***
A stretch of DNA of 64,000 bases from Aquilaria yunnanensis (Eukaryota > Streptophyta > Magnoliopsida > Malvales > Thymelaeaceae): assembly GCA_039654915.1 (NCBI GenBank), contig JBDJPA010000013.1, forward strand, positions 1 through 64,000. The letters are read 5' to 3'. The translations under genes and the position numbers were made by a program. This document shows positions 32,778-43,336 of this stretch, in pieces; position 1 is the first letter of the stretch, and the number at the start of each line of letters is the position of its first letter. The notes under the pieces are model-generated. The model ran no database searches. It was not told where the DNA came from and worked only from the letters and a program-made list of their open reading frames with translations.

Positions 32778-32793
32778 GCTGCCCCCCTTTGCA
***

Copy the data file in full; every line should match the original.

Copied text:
A stretch of DNA of 64,000 bases from Aquilaria yunnanensis (Eukaryota > Streptophyta > Magnoliopsida > Malvales > Thymelaeaceae): assembly GCA_039654915.1 (NCBI GenBank), contig JBDJPA010000013.1, forward strand, positions 1 through 64,000. The letters are read 5' to 3'. The translations under genes and the position numbers were made by a program. This document shows positions 32,778-43,336 of this stretch, in pieces; position 1 is the first letter of the stretch, and the number at the start of each line of letters is the position of its first letter. The notes under the pieces are model-generated. The model ran no database searches. It was not told where the DNA came from and worked only from the letters and a program-made list of their open reading frames with translations.

Positions 32778-32793
32778 GCTGCCCCCCTTTGCA